Focal segmental glomerulosclerosis (FSGS) is a type of kidney disorder. It is characterized by scar tissue that forms in some of the glomeruli in the kidney. FSGS may cause non-specific signs and symptoms, including protein in the urine, elevated levels of creatinine, and swelling. In many cases the cause of FSGS can not be determined. Some cases are thought to be associated with congenital kidney defects, urine backing up into the kidneys, obesity, obstructive sleep apnea, sickle cell anemia, or viruses (e.g., HIV). The goal of treatment is to control symptoms and prevent chronic kidney failure. Even with treatment, many people with FSGS progress to kidney failure within 5 to 20 years.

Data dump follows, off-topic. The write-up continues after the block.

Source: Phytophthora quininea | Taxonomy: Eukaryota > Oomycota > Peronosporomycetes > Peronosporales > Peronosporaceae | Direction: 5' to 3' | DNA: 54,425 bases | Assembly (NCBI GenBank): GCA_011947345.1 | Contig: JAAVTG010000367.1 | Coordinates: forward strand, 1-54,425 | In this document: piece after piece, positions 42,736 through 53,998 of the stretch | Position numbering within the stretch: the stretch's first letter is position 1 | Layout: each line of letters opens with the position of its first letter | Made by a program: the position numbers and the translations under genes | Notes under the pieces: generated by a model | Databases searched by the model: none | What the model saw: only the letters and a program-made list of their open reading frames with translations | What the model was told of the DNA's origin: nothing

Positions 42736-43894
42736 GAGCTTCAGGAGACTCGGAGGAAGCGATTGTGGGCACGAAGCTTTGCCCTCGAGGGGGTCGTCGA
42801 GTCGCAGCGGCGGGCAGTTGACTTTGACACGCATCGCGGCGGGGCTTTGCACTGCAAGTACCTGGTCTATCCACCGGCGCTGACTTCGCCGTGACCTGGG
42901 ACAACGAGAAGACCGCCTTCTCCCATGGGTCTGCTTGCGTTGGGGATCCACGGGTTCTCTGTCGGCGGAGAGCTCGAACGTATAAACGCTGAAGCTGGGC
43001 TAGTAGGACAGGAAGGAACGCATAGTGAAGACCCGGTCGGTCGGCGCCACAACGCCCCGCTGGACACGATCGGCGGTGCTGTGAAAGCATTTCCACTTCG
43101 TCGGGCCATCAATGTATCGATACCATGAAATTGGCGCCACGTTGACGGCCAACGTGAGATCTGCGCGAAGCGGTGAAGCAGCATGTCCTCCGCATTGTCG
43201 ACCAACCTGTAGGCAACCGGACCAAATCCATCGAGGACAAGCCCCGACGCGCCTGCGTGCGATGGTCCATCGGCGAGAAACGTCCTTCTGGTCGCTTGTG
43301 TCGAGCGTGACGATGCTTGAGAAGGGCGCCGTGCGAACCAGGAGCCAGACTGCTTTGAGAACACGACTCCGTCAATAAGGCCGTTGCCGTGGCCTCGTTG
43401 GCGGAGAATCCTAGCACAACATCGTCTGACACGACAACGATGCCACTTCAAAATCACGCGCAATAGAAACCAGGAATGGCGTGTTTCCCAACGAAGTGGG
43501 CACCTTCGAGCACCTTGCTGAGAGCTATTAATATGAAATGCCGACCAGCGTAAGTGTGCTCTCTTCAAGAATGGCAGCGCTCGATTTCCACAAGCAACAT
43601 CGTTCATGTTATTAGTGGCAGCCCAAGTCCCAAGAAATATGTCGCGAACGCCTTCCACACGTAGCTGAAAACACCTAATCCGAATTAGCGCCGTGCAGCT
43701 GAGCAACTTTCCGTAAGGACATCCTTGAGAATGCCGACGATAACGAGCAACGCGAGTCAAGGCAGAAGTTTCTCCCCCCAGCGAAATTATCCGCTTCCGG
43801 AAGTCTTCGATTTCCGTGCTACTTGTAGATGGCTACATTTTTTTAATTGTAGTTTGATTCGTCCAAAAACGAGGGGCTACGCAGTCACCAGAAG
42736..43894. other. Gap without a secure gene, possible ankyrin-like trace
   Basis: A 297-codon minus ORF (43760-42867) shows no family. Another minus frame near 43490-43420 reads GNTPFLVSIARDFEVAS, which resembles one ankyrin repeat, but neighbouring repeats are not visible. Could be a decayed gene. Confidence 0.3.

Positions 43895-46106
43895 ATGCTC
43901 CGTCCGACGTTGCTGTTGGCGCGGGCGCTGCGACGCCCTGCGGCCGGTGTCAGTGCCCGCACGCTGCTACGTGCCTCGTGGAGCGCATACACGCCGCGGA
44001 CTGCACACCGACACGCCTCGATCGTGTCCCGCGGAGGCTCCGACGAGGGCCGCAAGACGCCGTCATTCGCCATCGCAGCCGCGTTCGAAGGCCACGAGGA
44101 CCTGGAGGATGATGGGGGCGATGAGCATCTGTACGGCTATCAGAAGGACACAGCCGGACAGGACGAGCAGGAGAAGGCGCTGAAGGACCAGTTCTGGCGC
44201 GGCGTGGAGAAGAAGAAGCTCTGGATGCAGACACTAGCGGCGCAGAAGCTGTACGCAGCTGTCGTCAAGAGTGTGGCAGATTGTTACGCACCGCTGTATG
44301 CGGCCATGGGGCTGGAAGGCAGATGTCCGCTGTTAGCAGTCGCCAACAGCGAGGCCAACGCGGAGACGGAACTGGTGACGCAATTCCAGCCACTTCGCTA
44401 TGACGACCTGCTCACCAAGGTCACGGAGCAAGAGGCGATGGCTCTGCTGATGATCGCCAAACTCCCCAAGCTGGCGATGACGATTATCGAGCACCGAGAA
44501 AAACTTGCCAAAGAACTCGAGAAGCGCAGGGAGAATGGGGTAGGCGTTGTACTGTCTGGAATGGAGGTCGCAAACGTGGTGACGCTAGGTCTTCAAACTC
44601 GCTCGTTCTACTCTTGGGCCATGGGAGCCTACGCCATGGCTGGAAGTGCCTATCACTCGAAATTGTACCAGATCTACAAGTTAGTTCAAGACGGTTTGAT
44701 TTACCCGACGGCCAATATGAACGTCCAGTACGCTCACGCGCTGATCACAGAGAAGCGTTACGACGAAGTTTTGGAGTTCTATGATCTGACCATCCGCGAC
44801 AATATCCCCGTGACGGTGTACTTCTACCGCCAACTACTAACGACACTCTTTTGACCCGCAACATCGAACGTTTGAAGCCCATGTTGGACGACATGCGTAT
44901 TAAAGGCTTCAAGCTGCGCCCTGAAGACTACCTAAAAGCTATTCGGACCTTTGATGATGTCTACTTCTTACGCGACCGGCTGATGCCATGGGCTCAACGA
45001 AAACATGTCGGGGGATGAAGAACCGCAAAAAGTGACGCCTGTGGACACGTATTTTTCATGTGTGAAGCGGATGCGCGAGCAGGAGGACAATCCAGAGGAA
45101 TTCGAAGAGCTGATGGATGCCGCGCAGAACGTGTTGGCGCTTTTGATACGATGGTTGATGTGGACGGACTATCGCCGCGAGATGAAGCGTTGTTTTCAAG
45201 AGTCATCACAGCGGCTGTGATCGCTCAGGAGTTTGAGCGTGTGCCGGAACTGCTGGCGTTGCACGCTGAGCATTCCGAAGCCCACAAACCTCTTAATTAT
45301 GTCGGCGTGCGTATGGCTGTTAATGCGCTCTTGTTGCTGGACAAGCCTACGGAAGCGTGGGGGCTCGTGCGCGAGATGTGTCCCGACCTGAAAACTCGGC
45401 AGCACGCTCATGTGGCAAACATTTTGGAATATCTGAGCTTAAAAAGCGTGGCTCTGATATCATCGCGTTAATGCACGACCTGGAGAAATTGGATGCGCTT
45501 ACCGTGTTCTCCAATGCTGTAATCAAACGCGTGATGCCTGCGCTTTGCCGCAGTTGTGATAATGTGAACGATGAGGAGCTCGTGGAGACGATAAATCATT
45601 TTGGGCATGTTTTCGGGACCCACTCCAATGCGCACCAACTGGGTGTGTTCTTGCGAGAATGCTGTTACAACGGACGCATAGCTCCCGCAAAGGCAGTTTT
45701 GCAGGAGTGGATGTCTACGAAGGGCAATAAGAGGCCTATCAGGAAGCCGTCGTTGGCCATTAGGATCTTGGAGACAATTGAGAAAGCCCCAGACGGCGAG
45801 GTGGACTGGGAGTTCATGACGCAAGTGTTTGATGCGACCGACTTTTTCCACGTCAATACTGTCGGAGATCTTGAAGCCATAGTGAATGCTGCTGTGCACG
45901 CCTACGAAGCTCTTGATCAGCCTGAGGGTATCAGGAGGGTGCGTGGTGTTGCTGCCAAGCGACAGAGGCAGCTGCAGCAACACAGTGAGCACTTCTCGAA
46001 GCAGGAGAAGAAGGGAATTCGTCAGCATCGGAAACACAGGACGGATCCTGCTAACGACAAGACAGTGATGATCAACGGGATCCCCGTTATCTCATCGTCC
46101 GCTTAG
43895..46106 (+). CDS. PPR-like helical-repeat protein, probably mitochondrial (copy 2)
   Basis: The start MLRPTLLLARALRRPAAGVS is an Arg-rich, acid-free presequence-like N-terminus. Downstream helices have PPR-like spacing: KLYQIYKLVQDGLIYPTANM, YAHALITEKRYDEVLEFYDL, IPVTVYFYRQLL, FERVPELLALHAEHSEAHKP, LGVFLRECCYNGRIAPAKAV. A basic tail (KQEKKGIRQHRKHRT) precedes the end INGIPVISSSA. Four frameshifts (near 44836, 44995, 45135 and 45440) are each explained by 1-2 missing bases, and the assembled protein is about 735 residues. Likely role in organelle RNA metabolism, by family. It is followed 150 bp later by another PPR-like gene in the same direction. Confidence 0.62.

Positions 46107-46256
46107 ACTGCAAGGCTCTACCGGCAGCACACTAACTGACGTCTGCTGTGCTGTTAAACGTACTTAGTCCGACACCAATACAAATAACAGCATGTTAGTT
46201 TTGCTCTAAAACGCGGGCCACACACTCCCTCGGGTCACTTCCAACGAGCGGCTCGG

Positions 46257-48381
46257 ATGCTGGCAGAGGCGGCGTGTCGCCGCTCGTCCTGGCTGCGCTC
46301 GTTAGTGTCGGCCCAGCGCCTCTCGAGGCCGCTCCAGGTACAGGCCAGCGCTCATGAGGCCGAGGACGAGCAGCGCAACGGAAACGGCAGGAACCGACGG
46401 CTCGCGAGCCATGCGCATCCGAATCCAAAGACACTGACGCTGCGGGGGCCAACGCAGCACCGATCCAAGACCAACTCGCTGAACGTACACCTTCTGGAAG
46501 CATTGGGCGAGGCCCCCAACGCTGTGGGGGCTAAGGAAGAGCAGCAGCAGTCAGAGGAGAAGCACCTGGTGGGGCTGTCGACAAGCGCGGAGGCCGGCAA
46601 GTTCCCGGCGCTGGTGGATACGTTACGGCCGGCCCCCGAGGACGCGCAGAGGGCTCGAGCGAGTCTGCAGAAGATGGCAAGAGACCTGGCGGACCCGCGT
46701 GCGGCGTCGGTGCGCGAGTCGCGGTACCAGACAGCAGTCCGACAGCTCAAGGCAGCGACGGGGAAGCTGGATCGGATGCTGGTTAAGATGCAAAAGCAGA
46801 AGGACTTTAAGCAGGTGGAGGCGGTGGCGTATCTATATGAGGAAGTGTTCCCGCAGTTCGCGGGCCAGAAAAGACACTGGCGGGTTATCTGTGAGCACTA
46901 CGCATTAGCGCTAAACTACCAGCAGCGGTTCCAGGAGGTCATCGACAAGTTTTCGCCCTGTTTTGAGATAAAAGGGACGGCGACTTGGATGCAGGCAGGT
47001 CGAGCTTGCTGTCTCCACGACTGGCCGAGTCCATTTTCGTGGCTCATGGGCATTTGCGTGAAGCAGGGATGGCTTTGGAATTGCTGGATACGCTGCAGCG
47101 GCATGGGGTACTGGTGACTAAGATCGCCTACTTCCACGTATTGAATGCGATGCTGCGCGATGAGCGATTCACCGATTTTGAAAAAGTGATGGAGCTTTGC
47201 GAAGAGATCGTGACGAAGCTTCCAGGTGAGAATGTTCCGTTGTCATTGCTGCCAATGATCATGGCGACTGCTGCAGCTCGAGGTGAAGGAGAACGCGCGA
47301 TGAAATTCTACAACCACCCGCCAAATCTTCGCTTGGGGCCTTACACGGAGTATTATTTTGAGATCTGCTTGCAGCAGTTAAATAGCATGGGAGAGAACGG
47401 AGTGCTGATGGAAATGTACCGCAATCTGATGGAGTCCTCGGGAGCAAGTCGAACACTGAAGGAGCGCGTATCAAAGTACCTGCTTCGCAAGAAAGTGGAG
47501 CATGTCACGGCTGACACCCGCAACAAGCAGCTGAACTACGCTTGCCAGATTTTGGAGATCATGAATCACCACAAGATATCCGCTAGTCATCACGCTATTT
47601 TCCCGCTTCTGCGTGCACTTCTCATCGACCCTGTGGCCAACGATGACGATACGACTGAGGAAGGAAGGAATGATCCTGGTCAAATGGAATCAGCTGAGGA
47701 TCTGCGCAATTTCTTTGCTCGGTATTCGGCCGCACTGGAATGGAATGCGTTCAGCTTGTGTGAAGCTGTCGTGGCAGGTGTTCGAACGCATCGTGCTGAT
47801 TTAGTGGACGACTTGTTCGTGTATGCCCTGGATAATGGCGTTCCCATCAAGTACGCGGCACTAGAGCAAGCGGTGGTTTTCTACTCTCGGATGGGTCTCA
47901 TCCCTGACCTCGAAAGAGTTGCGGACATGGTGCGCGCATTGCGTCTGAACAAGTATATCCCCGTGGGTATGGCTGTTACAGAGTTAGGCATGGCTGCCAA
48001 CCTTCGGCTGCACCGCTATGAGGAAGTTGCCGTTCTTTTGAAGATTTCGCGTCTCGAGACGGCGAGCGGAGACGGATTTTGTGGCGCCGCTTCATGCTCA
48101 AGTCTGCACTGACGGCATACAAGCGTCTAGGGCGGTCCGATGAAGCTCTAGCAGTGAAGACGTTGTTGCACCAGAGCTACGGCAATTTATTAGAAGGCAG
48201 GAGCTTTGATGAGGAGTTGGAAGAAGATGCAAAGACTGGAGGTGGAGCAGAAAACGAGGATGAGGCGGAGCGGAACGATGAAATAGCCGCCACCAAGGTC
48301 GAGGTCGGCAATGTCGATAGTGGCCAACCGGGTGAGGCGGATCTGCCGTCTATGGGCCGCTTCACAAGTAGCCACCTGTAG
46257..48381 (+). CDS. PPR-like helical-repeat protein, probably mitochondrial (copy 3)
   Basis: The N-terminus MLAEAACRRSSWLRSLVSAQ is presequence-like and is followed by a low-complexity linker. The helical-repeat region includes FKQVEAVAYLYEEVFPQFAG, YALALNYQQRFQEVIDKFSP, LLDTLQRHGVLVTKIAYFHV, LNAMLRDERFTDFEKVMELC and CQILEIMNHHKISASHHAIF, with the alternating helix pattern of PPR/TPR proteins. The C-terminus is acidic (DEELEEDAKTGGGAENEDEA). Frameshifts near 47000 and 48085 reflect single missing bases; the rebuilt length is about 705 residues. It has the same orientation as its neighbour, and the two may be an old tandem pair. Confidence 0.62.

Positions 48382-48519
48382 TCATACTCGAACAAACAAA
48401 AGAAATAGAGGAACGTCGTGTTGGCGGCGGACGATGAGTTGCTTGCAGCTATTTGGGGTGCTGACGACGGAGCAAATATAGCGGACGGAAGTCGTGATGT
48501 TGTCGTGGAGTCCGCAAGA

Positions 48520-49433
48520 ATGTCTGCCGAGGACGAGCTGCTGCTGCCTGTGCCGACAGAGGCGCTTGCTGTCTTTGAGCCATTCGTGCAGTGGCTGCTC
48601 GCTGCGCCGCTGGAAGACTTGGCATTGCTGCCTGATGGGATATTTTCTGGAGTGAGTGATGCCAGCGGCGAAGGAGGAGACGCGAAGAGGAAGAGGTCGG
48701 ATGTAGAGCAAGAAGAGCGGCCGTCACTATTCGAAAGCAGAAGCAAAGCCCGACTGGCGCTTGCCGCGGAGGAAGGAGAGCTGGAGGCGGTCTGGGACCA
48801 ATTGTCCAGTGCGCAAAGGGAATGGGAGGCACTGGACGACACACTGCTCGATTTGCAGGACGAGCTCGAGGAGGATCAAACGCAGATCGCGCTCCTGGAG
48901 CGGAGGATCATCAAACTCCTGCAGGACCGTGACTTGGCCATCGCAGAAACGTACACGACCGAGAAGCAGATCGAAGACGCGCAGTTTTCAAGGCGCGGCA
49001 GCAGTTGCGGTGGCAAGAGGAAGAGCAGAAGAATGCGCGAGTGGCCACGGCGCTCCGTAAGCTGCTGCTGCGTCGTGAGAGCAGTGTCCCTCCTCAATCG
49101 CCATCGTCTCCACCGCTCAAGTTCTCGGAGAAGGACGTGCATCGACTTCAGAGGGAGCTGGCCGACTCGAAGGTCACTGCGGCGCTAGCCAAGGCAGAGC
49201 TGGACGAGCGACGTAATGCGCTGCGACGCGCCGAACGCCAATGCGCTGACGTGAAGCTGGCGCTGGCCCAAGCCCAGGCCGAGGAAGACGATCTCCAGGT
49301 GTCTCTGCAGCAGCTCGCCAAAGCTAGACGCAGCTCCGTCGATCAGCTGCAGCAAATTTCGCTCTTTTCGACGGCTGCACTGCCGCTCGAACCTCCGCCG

Last updated: 11/4/2015
Are focal segmental glomerulosclerosis and protein S deficiency associated?
Protein S deficiency is a disorder that causes abnormal blood clotting. We found very limited information in our search of the literature regarding any association between protein S deficiency and FSGS.
Last updated: 8/16/2011
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